On the Poetics and History of a Literary Genre
Edited by Gerry Canavan
11. Russian SF and Its Utopian Tradition
1. The tradition of SF is a time-honored one in Russia. Its strength is based on blending the rationalist Western European strain of utopianism and satire with the native folk longings for abundance and justice. These were embodied, first, in the ubiquitous dream of a land of Cockayne-like abundance, often the goal of extraordinary voyages (in the case of landlocked Russia, overland ones) toward India, Persia, or China: Marco Polo’s Cathay was not more fabulous than the luxurious Kitezhgorod of folk imagination. Justice to man regardless of the traps and trappings of his social station is the central interest of a second large segment of oral and folk literature. Perhaps it might be enough to mention here only the strong theme of the humble person who is finally exalted. From the wishful and magical folktales about Ivanushka the Fool, the youngest or third son who is poorer and apparently more stupid than his brothers but ends up more successful than the norms of class society would allow for, through a fusion with plebeian (especially heretical and sectarian) Christianity, such a theme flowed into the mainstream of modern Russian literature. From Pushkin’s and Mussorgsky’s mad folk prophet in Boris Godunov, through the memorable humble arrogants in Dostoevsky (say, Prince Myshkin in The Idiot), all the way to many Tolstoian and Chekhovian characters, these figures bear utopian values into a world not yet ready for them.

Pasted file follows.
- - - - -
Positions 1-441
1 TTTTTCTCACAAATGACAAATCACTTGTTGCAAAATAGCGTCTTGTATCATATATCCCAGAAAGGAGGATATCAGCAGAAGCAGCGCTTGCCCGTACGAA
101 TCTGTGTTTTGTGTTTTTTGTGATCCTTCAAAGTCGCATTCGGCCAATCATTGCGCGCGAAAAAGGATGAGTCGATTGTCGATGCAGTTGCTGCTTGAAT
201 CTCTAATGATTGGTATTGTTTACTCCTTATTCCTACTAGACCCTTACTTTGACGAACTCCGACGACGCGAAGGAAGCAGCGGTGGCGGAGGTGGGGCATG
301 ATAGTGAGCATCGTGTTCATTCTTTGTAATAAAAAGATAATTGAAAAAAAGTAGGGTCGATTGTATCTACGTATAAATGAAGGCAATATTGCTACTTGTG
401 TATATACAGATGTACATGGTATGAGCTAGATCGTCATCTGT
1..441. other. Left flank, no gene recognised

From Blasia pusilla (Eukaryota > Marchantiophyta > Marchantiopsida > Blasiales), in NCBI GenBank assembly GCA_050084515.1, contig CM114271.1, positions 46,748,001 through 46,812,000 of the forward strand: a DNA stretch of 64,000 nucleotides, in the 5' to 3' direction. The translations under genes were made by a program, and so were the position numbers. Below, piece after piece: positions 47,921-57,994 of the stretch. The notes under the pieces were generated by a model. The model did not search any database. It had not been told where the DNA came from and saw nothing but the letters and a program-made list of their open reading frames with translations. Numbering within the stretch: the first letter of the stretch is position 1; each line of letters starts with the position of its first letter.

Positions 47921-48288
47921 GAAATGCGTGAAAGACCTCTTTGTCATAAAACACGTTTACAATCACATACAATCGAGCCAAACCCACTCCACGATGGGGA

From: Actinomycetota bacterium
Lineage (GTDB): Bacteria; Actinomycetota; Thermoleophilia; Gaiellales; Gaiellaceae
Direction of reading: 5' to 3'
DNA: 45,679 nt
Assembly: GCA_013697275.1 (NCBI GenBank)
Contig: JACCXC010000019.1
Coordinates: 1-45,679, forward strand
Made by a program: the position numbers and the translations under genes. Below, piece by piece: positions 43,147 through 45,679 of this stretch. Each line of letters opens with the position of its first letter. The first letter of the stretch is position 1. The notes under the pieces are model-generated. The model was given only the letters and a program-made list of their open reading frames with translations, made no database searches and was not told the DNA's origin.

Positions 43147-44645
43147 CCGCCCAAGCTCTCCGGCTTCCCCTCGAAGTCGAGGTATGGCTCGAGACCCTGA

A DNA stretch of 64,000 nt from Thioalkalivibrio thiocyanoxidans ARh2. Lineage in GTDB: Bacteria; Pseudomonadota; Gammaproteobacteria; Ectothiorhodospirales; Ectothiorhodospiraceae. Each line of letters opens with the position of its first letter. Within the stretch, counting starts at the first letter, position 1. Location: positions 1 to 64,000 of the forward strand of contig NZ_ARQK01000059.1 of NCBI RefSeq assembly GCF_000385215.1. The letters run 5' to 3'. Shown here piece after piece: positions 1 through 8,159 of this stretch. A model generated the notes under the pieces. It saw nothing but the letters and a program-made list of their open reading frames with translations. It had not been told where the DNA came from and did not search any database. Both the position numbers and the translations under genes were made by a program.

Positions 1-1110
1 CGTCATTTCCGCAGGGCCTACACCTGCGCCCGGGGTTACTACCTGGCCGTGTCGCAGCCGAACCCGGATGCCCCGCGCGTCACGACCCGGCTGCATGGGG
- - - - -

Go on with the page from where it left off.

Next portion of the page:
In the middle of the nineteenth century this tradition fused with earlier...
You are not authenticated to view the full text of this chapter or article.
This site requires a subscription or purchase to access the full text of books or journals.
Do you have any questions? Contact us.Or login to access all content.